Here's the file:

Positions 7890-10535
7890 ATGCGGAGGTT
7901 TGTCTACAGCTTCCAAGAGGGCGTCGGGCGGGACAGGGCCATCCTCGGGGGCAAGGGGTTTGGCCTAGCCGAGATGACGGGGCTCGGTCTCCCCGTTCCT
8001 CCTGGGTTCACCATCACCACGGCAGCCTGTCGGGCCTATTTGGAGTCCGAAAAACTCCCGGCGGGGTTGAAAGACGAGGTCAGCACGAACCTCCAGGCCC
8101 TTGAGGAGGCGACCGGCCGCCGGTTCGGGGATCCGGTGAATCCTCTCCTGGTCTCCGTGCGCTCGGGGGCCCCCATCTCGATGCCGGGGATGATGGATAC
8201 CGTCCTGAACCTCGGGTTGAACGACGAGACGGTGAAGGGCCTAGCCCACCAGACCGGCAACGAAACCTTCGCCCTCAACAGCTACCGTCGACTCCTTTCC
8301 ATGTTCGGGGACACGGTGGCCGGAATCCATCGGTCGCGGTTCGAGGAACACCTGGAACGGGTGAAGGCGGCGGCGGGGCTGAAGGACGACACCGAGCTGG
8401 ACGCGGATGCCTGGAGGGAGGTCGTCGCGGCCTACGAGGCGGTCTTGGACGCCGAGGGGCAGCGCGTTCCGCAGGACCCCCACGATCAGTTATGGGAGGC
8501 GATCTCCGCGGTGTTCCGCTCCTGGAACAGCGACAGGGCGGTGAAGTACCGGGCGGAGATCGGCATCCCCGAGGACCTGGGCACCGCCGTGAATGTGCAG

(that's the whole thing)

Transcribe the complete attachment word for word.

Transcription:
Positions 7890-10535
7890 ATGCGGAGGTT
7901 TGTCTACAGCTTCCAAGAGGGCGTCGGGCGGGACAGGGCCATCCTCGGGGGCAAGGGGTTTGGCCTAGCCGAGATGACGGGGCTCGGTCTCCCCGTTCCT
8001 CCTGGGTTCACCATCACCACGGCAGCCTGTCGGGCCTATTTGGAGTCCGAAAAACTCCCGGCGGGGTTGAAAGACGAGGTCAGCACGAACCTCCAGGCCC
8101 TTGAGGAGGCGACCGGCCGCCGGTTCGGGGATCCGGTGAATCCTCTCCTGGTCTCCGTGCGCTCGGGGGCCCCCATCTCGATGCCGGGGATGATGGATAC
8201 CGTCCTGAACCTCGGGTTGAACGACGAGACGGTGAAGGGCCTAGCCCACCAGACCGGCAACGAAACCTTCGCCCTCAACAGCTACCGTCGACTCCTTTCC
8301 ATGTTCGGGGACACGGTGGCCGGAATCCATCGGTCGCGGTTCGAGGAACACCTGGAACGGGTGAAGGCGGCGGCGGGGCTGAAGGACGACACCGAGCTGG
8401 ACGCGGATGCCTGGAGGGAGGTCGTCGCGGCCTACGAGGCGGTCTTGGACGCCGAGGGGCAGCGCGTTCCGCAGGACCCCCACGATCAGTTATGGGAGGC
8501 GATCTCCGCGGTGTTCCGCTCCTGGAACAGCGACAGGGCGGTGAAGTACCGGGCGGAGATCGGCATCCCCGAGGACCTGGGCACCGCCGTGAATGTGCAG